Recently, I wrote about a study of public perceptions of feral cats in the US. That study gave participants a definition of what they meant by feral, but as one of our readers pointed out, whether we describe cats as feral or stray could have consequences for how people feel about them. We promised to return to the topic and so this week we look at a study in New Zealand by Mark Farnworth et al. They wanted to investigate how perceptions differ for stray and feral cats, and the measures that should be taken to deal with them.

The legal framework in New Zealand is different for stray and feral cats. Stray cats, that are lost or abandoned and rely on people for at least some help, should be taken to animal charities where they will be assessed and then rehomed or euthanized as appropriate. On the other hand feral cats, which are self-sustaining and do not…

Will Grey Parrots Share?

Image
A fascinating study by Franck Péron and colleagues looks at the question of whether or not grey parrots (Psittacus erithacus) will share, with each other or with a human.


By Zazie Todd, PhD

Two hand-reared parrots took part: Griffin, the dominant bird who is 14 years old, and Arthur, who is 11. The birds live in large individual cages in the same room as each other, and often take part in studies of parrot cognition. This means they were well placed to understand the task involved: choosing one of four coloured cups, each of which has a different meaning.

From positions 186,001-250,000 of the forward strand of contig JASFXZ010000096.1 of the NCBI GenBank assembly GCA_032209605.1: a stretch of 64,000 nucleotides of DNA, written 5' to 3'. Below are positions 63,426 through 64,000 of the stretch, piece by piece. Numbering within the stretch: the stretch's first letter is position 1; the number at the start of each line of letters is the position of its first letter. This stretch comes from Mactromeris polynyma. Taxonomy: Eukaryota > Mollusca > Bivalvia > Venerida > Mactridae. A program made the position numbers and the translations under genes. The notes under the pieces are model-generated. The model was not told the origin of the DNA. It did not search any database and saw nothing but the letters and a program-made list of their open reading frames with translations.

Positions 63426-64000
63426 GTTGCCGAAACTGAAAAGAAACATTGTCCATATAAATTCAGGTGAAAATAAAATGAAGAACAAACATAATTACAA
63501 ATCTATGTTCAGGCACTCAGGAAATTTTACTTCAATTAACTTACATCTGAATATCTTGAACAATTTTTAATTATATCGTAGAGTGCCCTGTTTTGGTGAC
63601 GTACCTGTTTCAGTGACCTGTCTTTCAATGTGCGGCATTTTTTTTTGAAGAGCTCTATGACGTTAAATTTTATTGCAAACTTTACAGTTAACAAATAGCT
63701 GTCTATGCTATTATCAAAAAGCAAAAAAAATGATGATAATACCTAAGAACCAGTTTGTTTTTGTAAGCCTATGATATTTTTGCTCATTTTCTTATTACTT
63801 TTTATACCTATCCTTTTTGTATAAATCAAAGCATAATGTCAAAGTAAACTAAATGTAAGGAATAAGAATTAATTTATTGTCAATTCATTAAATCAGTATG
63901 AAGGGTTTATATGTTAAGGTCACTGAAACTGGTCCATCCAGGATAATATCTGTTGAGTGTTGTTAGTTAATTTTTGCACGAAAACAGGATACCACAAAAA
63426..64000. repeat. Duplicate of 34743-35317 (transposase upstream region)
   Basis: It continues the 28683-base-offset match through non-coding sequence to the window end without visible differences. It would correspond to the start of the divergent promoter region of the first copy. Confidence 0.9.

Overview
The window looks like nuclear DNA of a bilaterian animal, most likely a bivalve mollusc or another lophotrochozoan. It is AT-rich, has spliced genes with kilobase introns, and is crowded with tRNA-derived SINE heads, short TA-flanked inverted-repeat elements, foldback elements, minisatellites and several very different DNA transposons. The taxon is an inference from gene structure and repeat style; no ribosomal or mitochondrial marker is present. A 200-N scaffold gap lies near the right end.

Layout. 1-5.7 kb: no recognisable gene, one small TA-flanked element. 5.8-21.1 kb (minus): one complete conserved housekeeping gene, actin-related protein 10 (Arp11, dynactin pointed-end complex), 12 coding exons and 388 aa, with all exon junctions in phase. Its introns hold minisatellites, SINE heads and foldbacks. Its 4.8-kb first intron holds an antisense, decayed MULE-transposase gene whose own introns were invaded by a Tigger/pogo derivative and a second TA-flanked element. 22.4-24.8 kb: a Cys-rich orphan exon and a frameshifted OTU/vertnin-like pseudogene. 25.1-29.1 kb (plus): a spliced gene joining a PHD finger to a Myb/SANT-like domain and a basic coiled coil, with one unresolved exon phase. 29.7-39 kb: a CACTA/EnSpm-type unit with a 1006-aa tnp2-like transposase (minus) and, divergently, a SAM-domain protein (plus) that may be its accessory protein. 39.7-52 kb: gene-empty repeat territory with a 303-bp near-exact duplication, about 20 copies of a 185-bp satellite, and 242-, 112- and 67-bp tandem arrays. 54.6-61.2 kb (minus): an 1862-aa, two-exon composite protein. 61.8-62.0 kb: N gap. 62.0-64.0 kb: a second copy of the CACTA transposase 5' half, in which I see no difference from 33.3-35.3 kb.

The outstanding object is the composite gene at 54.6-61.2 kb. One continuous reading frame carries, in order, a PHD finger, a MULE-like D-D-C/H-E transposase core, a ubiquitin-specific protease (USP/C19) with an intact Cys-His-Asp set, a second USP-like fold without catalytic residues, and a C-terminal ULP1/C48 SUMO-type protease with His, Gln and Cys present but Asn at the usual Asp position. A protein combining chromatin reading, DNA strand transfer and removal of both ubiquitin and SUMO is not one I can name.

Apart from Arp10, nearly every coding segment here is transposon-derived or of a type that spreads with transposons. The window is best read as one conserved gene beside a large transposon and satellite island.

For the purposes of this study, the cups were as follows:- Green cup – sharing. The bird and their partner both get a treat. Pink cup – selfish. The bird gets a treat but the partner does not. Orange cup – giving. The partner gets a treat, but they do not. Violet cup – null. No one gets a treat.
The treats varied, including pieces of cashew nut and almonds, and sometimes small candies. In the first experiment, the cups were arranged o…

Season's Greetings

Image
Seasons Greetings to you and all your furry and feathered friends.

These were our top stories of the year:

Social Referencing in Dogs

Now Where's My Treat?

How to Help a Fat Cat Lose Weight

Behavioural Problems in Rabbits, Rodents and Ferrets

Homeless Pets: A UK Survey

By Zazie Todd, PhD


As an Amazon Associate I earn from qualifying purchases. As an Etsy affiliate, I earn from qualifying Etsy purchases.

Is Timing an Important Feature of the Sounds Dogs Make?

Image
How do dogs respond to other dogs' barks, played forwards or backwards?

By Zazie Todd, PhD

I recently looked at the amazing story of how two dogs had been taught to go into an fMRI scanner – the beginnings of canine neuroscience. Today’s blog is about a study that takes a different, less hi-tech, approach to understanding the canine brain. Siniscalchi et al were interested in how dogs process other dogs’ vocalizations, and whether they show lateralization of the hemispheres – in other words, whether the left half and right half of the dog’s brain have different functions.

To begin with they needed to record some canine vocalizations. They took four dogs (two mixed-breed, one Border Collie, and one Rhodesian Ridgeback) and recorded the sounds they made during a disturbance, isolation, and play. To get the disturbance recording, they had the dog in a car with its owner, and a stranger approach. For the isolation recording, they got the sound the dog made when left on its own. And fin…